The ignominy of a public trial is a miserable thing,—the deprivation of a man's property by way of penalty is a miserable thing,—exile is a miserable thing; but still, in all these disasters some trace of liberty remains to one. Even if death be threatened, we may die free men; but the executioner, and the veiling of the head, and the mere name of the gibbet, should be far removed, not only from the persons of Roman citizens—from their thoughts, and eyes, and ears. For not only the actual fact and endurance of all these things, but the bare possibility of being exposed to them,—the expectation, the mere mention of them even,—is unworthy of a Roman citizen and of a free man. Does not the kindness of their masters at one touch deliver our slaves from the fear of all these punishments; and shall neither our exploits, nor the purity of our past life, nor the honours which you have conferred on us, save us from the scourge, from the hangman's hook, and even from the dread of the gibbet?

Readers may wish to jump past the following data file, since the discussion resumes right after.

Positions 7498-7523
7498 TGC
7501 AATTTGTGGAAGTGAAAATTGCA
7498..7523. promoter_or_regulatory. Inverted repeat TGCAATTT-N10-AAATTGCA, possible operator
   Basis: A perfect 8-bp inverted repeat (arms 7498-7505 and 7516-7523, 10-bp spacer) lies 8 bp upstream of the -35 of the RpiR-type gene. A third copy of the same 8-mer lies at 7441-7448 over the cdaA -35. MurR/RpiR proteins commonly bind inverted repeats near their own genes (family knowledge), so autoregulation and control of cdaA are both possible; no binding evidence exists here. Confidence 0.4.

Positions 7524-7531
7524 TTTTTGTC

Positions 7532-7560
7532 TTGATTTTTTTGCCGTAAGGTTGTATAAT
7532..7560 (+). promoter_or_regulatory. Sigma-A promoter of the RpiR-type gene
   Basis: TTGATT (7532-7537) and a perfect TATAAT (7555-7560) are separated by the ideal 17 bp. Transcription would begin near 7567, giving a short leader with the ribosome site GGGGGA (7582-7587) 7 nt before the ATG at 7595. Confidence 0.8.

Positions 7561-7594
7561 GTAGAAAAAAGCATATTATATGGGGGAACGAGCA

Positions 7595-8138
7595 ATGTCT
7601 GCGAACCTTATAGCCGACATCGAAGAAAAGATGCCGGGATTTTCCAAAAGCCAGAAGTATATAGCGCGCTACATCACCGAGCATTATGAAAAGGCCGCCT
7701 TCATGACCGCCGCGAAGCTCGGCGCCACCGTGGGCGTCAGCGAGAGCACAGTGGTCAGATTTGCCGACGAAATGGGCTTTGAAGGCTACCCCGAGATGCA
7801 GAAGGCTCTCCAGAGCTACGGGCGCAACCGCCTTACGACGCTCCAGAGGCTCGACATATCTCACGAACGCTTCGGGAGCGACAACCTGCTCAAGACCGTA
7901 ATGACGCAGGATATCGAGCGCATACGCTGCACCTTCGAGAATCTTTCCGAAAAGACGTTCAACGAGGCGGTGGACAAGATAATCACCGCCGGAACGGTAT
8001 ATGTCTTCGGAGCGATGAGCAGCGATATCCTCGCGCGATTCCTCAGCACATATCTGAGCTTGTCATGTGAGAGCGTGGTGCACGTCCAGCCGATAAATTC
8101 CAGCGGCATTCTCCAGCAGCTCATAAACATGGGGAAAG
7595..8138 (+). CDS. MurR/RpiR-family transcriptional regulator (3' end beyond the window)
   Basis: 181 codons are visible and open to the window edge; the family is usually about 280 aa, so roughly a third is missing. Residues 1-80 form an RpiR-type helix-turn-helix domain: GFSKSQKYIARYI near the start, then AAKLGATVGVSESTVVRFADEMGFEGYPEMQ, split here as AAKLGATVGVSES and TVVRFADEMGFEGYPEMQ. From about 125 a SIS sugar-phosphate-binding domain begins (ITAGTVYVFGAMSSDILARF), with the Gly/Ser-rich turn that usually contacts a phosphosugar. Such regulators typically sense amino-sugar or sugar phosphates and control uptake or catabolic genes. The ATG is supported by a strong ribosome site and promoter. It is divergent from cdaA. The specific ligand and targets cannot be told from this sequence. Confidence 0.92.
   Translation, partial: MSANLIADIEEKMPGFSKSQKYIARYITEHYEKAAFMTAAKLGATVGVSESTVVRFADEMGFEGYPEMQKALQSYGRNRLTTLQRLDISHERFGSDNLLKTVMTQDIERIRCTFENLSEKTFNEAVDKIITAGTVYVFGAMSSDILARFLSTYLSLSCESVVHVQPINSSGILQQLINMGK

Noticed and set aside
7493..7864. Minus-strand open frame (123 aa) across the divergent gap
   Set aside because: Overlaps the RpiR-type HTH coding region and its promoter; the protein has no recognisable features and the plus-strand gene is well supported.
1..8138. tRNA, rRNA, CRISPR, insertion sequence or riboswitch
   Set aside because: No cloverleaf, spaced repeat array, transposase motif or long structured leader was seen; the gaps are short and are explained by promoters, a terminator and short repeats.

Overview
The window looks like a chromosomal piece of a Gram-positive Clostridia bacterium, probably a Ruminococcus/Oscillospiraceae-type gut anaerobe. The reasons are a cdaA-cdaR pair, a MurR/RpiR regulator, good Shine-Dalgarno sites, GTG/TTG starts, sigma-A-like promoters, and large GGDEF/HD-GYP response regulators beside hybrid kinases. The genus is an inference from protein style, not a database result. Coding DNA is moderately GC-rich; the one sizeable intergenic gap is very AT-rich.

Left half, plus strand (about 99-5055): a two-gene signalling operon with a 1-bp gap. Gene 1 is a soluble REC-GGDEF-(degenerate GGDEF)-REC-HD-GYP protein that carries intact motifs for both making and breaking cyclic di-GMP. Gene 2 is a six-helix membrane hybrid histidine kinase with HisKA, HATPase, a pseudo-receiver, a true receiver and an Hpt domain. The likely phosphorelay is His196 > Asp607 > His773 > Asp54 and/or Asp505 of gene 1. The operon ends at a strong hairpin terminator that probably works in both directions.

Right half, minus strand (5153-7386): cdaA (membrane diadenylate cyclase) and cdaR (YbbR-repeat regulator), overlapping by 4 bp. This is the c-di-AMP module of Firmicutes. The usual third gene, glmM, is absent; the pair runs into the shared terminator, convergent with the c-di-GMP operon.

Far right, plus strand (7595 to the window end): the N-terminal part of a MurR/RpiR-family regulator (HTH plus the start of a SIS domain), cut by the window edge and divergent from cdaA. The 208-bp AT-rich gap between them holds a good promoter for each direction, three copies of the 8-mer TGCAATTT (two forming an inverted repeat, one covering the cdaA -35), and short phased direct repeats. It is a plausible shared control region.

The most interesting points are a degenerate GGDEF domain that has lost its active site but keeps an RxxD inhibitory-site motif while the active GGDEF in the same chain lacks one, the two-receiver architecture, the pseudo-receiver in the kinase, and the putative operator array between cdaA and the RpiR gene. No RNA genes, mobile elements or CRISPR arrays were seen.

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THE SPEECH OF M. T. CICERO IN DEFENCE OF CAIUS RABIRIUS, ACCUSED OF TREASON.
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